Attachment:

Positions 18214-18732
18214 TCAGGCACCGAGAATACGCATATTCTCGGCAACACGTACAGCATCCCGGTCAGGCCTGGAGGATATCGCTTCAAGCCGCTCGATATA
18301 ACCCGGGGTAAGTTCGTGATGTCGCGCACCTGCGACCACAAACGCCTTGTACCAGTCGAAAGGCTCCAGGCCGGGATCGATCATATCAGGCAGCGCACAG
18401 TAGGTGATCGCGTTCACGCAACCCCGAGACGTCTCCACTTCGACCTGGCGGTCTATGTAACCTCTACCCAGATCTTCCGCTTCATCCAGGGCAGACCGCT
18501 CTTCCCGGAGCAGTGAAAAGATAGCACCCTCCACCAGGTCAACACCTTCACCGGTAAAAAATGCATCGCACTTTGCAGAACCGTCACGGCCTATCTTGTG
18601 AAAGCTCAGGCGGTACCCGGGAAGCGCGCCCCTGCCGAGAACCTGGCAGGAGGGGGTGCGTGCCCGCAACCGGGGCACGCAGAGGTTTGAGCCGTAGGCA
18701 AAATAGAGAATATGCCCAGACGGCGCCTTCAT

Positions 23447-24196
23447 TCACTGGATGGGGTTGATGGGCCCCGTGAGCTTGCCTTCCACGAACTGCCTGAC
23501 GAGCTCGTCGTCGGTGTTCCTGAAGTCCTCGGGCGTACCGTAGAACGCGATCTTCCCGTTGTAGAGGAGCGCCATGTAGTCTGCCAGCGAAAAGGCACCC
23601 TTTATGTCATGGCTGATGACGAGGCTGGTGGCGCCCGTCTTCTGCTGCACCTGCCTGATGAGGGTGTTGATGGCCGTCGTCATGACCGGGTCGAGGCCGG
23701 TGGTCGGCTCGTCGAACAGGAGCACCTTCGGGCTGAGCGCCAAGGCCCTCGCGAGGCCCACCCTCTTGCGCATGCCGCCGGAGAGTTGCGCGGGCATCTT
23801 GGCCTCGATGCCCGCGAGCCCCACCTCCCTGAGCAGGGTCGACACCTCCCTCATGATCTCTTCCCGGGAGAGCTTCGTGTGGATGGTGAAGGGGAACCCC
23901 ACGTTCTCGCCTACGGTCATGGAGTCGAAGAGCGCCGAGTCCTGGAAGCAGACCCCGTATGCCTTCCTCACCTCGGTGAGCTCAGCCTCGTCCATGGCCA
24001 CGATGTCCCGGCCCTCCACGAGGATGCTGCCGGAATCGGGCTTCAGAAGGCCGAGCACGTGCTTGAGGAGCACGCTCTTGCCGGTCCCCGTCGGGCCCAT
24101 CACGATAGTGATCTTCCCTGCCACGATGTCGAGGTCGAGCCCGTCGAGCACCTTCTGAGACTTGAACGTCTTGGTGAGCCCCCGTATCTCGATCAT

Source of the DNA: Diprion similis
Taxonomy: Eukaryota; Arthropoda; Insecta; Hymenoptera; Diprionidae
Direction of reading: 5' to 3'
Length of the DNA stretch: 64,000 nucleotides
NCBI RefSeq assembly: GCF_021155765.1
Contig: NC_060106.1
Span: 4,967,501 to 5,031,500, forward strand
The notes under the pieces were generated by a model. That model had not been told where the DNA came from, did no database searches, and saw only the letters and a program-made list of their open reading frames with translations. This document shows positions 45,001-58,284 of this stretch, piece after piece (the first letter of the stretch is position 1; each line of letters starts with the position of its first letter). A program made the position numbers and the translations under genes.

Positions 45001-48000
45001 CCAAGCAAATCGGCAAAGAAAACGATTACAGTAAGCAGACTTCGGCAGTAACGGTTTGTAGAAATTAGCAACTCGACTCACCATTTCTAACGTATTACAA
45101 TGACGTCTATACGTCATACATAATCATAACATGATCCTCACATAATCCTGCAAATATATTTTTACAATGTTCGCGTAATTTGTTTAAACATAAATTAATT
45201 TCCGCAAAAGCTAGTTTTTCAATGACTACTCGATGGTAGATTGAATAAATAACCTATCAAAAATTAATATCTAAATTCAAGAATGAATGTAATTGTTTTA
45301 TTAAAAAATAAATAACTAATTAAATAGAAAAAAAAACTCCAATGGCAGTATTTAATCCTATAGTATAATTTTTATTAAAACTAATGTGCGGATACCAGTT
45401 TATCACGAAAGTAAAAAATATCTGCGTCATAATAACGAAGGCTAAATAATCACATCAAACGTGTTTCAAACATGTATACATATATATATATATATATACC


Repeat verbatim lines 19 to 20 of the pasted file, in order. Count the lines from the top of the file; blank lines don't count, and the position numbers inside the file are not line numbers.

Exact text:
Direction of reading: 5' to 3'
Length of the DNA stretch: 64,000 nucleotides